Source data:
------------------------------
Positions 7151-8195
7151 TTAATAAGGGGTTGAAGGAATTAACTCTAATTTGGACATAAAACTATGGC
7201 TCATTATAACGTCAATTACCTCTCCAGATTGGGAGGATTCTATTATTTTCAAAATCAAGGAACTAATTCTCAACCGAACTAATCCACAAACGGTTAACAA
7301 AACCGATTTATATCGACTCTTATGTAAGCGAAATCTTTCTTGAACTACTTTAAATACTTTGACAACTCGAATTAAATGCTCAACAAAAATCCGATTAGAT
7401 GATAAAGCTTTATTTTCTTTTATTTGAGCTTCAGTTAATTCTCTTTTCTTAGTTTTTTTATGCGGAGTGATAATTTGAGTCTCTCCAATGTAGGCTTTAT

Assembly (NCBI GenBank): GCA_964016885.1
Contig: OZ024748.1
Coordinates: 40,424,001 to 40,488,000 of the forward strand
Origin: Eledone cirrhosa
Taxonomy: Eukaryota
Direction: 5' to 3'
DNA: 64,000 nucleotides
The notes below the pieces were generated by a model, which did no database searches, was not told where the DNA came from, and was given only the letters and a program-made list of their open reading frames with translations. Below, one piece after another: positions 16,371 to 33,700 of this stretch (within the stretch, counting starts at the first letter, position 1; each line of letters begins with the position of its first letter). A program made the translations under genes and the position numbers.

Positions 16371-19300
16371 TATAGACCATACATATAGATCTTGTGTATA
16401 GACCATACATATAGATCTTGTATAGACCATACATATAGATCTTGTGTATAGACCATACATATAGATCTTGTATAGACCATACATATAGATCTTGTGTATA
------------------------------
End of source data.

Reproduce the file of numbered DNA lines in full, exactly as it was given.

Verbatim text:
Positions 7151-8195
7151 TTAATAAGGGGTTGAAGGAATTAACTCTAATTTGGACATAAAACTATGGC
7201 TCATTATAACGTCAATTACCTCTCCAGATTGGGAGGATTCTATTATTTTCAAAATCAAGGAACTAATTCTCAACCGAACTAATCCACAAACGGTTAACAA
7301 AACCGATTTATATCGACTCTTATGTAAGCGAAATCTTTCTTGAACTACTTTAAATACTTTGACAACTCGAATTAAATGCTCAACAAAAATCCGATTAGAT
7401 GATAAAGCTTTATTTTCTTTTATTTGAGCTTCAGTTAATTCTCTTTTCTTAGTTTTTTTATGCGGAGTGATAATTTGAGTCTCTCCAATGTAGGCTTTAT

Assembly (NCBI GenBank): GCA_964016885.1
Contig: OZ024748.1
Coordinates: 40,424,001 to 40,488,000 of the forward strand
Origin: Eledone cirrhosa
Taxonomy: Eukaryota
Direction: 5' to 3'
DNA: 64,000 nucleotides
The notes below the pieces were generated by a model, which did no database searches, was not told where the DNA came from, and was given only the letters and a program-made list of their open reading frames with translations. Below, one piece after another: positions 16,371 to 33,700 of this stretch (within the stretch, counting starts at the first letter, position 1; each line of letters begins with the position of its first letter). A program made the translations under genes and the position numbers.

Positions 16371-19300
16371 TATAGACCATACATATAGATCTTGTGTATA
16401 GACCATACATATAGATCTTGTATAGACCATACATATAGATCTTGTGTATAGACCATACATATAGATCTTGTATAGACCATACATATAGATCTTGTGTATA